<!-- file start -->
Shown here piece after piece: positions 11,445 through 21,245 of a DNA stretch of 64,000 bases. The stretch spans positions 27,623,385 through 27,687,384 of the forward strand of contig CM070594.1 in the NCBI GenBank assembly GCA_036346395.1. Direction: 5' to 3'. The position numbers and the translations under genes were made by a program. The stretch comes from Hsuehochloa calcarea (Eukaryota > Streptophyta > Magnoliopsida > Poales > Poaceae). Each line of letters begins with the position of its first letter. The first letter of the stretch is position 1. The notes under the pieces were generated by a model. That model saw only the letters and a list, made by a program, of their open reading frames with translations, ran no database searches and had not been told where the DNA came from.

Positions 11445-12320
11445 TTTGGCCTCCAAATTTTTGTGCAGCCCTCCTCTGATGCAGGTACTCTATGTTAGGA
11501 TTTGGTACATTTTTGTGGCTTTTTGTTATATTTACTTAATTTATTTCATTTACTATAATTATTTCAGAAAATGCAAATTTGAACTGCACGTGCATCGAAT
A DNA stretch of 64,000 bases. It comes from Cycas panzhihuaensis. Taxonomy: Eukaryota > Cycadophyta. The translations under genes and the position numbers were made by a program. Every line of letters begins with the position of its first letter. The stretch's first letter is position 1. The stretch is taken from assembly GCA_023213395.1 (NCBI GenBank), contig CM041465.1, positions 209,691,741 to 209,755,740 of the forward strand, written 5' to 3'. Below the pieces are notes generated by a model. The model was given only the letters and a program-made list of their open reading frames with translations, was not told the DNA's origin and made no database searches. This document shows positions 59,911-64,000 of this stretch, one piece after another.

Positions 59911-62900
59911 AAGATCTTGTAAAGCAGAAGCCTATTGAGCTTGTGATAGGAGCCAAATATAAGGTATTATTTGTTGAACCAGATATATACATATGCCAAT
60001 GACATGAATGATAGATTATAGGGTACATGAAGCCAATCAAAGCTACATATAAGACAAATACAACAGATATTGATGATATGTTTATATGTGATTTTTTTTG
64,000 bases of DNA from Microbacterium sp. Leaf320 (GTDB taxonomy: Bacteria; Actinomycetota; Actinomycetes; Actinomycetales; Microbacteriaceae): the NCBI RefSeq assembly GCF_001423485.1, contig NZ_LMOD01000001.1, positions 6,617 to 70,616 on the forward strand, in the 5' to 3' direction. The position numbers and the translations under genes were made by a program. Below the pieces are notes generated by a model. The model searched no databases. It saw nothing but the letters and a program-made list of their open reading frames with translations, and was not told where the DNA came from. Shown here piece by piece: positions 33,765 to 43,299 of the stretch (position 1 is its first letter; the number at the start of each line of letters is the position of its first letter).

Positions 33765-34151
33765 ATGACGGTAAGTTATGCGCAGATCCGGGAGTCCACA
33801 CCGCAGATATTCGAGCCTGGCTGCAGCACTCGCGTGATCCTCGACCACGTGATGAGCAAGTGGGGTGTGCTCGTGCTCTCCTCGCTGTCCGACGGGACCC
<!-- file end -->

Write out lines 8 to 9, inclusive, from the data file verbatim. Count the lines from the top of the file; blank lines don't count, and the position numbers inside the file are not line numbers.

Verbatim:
60001 GACATGAATGATAGATTATAGGGTACATGAAGCCAATCAAAGCTACATATAAGACAAATACAACAGATATTGATGATATGTTTATATGTGATTTTTTTTG
64,000 bases of DNA from Microbacterium sp. Leaf320 (GTDB taxonomy: Bacteria; Actinomycetota; Actinomycetes; Actinomycetales; Microbacteriaceae): the NCBI RefSeq assembly GCF_001423485.1, contig NZ_LMOD01000001.1, positions 6,617 to 70,616 on the forward strand, in the 5' to 3' direction. The position numbers and the translations under genes were made by a program. Below the pieces are notes generated by a model. The model searched no databases. It saw nothing but the letters and a program-made list of their open reading frames with translations, and was not told where the DNA came from. Shown here piece by piece: positions 33,765 to 43,299 of the stretch (position 1 is its first letter; the number at the start of each line of letters is the position of its first letter).